The Maven Meter: Sands Macao Casino & Hotel
(Last updated: May 20, 2020)
SANDS MACAO INTRODUCTION
Debuting in 2004, the Sands Macao was Las Vegas Sands first venture into the Macau casino market, and they’d never make another hotel like it again.
For all the glitz and glamour of Vegas, try heading down to the Cotai Strip for the Venetian or the Parisian. The Sands has always been what Steve Wynn so succinctly said it was, “Sheldon’s box of Baccarat”, a property obsessed with strict hardcore gambling, and not much else.
Sands Macao Photo Gallery
SANDS MACAO CASINO GAMES
Baccarat – The cheapest table I saw was for $3000 in the Sands Rolling section.
Banking 3 Card Baccarat – It looks like people can bank as many times in a row as they want, provided no one else at the table wants to. Minimum bet is $300.
Commission Free Baccarat – Exactly 100% of the Baccarat tables on the main floor are Commission Free Baccarat. Minimum bet is $500.
Blackjack – The surrender option is only offered before the player on first base plays his hand. Minimum bet is $300.
Compared to most Blackjack in Macau, the rules at the Sands are inferior, because Doubles made with totals of 11 lose both bets vs a Dealer Blackjack, instead of just the original wager. This results in a house edge of 0.24% compared to the standard number of 0.16% city wide.
Fan Tan – Kwok, Nim and Fan minimum bets are $200, while Nga Tam is $400 and Sheh Sam Hong is $600.
Roulette – Inside/Outside bets start from $50 and $200.
Sands Stud Poker – Although the name is different, Sands Stud Poker is just like normal Caribbean Stud Poker, only with an important side bet variation. Players can now bet up to 5 times the original side bet amount and then are paid in proportion to that wager should they win. Here’s what the pay table looks like:
If you hit a straight flush or royal, however, you’ll have to be content with just taking the normal 10% or 100% win.
In an interesting twist, players can bet the side bet on the Dealer’s hand as well, with all of the same rules still applying.
Please note the side bet wager starts from $50 now instead of the standard $25.
Minimum bet is $200.
Sic Bo – 10 different Sic Bo bets are available. Minimum bets for Big/Small, Even/Odd are $300, and combination bets are allowed. That is, players can make three separate $100 dollar bets at a time if they want.
Slots – Around 1200 slots with minimums between 0.05 and $10.
There’s also Live Gaming Baccarat, Roulette and Sic Bo for $50 each.
Electronic games include Baccarat ($10), Blackjack ($50), Craps ($50), Roulette ($5) and Sic Bo ($10).
Three Card Poker – Minimum bet is $200.
SANDS MACAO VIP PROGRAM
They’ve recently added a very low buy-in option of only $30,000, which maybe even some of us paupers can afford.
That’s particularly notable because none of the other gaming operators (SJM, Wynn, Macau, Melco or Galaxy) offer a VIP program with a buy in as low as $30,000 at any of their major casino properties.
SANDS MACAO HOTEL
Opening in 2004, the Sands Macao was Las Vegas Sands first foray into the Macau gaming market. Coincidentally it was also the first casino review I ever wrote for the Wizard of Odds, way back in 2010. That marked the beginning of my love affair with Macau that eventually culminated in the website you’re reading now.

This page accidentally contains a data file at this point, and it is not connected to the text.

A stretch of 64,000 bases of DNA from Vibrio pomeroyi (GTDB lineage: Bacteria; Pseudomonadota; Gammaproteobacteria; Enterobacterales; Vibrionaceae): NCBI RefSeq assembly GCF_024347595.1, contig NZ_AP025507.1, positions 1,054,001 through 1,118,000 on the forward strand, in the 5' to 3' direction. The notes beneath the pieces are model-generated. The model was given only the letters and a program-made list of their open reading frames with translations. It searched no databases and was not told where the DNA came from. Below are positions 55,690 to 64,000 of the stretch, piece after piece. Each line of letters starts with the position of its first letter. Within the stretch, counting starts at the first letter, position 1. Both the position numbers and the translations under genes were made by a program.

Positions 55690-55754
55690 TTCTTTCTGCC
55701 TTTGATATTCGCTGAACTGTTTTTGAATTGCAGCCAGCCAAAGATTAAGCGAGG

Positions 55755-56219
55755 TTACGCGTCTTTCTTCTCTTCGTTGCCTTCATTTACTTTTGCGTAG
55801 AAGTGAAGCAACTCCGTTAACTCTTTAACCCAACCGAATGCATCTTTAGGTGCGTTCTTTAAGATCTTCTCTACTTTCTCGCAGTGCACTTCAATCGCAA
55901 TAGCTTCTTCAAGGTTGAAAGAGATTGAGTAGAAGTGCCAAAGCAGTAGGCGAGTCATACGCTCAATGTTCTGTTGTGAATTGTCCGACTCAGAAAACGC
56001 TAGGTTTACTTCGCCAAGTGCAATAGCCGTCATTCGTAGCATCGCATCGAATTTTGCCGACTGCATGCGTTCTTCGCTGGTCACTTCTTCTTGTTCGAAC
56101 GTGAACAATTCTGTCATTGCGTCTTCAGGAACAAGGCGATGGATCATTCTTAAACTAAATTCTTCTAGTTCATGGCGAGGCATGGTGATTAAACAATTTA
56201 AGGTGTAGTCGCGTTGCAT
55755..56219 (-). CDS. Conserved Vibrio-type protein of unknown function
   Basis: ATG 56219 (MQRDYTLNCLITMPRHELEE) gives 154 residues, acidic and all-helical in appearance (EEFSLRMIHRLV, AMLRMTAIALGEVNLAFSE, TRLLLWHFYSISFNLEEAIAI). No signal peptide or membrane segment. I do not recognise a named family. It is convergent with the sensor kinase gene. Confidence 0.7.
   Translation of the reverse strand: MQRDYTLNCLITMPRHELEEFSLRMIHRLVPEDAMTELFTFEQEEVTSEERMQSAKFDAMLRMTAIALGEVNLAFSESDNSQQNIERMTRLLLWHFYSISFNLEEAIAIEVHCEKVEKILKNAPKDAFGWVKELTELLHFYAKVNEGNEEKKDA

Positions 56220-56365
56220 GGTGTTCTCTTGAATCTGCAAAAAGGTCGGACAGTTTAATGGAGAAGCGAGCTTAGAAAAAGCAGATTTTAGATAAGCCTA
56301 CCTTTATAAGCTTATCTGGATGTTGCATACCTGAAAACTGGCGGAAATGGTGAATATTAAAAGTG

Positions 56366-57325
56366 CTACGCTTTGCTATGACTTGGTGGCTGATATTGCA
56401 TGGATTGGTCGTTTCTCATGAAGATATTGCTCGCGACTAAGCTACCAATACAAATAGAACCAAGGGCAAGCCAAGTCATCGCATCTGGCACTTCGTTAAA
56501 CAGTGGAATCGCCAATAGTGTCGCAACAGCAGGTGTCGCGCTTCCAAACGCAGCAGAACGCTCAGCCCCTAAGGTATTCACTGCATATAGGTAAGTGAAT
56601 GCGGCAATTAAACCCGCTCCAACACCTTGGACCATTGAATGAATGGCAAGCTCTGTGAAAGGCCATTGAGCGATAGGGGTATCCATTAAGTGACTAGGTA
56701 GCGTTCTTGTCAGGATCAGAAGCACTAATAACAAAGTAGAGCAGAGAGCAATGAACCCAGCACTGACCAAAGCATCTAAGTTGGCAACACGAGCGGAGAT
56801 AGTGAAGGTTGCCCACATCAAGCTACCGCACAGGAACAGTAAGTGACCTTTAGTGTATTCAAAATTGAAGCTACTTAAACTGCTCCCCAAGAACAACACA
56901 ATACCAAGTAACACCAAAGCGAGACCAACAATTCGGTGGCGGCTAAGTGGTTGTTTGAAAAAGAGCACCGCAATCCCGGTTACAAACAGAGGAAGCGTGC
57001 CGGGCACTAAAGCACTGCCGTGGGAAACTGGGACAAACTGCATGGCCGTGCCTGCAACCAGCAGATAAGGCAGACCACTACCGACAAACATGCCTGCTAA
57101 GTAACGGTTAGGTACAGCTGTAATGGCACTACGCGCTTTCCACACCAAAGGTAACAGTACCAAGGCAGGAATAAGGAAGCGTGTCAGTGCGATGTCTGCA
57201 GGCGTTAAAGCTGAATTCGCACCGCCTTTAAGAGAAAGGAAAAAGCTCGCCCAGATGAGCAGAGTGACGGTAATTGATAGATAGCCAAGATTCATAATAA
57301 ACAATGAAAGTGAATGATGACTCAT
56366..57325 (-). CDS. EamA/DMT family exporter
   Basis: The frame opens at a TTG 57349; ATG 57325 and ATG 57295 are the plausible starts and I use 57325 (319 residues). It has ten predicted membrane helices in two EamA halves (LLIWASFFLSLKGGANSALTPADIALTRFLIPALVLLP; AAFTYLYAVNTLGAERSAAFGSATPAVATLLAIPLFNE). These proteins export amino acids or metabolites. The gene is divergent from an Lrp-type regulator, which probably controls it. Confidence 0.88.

I stayed in the Deluxe Suite way back then, which ran $2184 Mops at the time, and that was midweek! Almost a decade on, it does look like I got ripped off, but such is life.
Current prices are a lot more palatable, and include all taxes and service charges.
Sands Macao Hotel Room
Knowing what I know about Macau now, there’s no way I’d choose to stay at the Sands again. First of all, the location is somewhat ridiculous and inconvenient, out by the Ferry Terminal and the Reservoir, far away from the main sites and action around San Ma Lo. Secondly, the hotel is basically just one big casino, with no attempt to provide the kind of resort experience that’s expected nowadays. To put it simply, the Sands Macao is a place to gamble, not to stay.
Anyway, during my visit, I stayed on the 18th floor, in room number 1826. To call it a suite is very misleading in my opinion since it didn’t have two separate rooms, just one wooden cabinet that divided the room in half, with one side the bedroom and the other the living room.
Granted, the room was comfortable and warmly furnished, and there was a killer view overlooking Fisherman’s Wharf and the South China Sea.
These days though, you’ll probably see nothing but the Harbourview Hotel, which totally sucks.
The bathroom was another highlight as well, nicely done up in marble and fully equipped with a shower and jacuzzi.
All in all, I don’t think anyone could be disappointed with the room, but given the fact that guests aren’t given much of an incentive to stay at the Sands, a discussion of how good it is is pretty pointless.
SANDS MACAO POOL
I like the outdoor setup of the Sands pool on the sixth floor. The only problem might be that it’s too small.
SANDS MACAO SPA
The Sands spa is a little difficult to get to. First you have to make your way to the third floor, walk past the restaurants and through the high limit Paiza section, to a whole other set of elevators. Take one of them up to the 8th floor and that’s where you’ll find the spa. The spa is pretty good for men because their section comes fully loaded with a fitness center, hot tub, steam room, sauna and cold pool, while women only get access to a shower.
The spa also has a small menu featuring massage, facial care, and beauty services like hair, nail and make-up work. Prices for massage are a little lower than other 5 star joints where 60 minute massage goes for $688 to $988, 90 minute massage $888 to $1388 and 120 minute massage all $1488 to $1588. Facials meanwhile go from $788 to $2888 while beauty services like manicures and pedicures stay between $388 and $588.
For guests staying in the hotel, in-suite massage is also available by dialing the Paiza Reception at 8983-8890 or 8983-3153.
Spa hours are from 12 pm to 1 am daily.
SANDS MACAO DINING
With only 5 restaurants in total, the dining options at the Sands pale in comparison to what you get at most large hotel casinos. What’s worse is that I’ve eaten at most of them and haven’t been very impressed.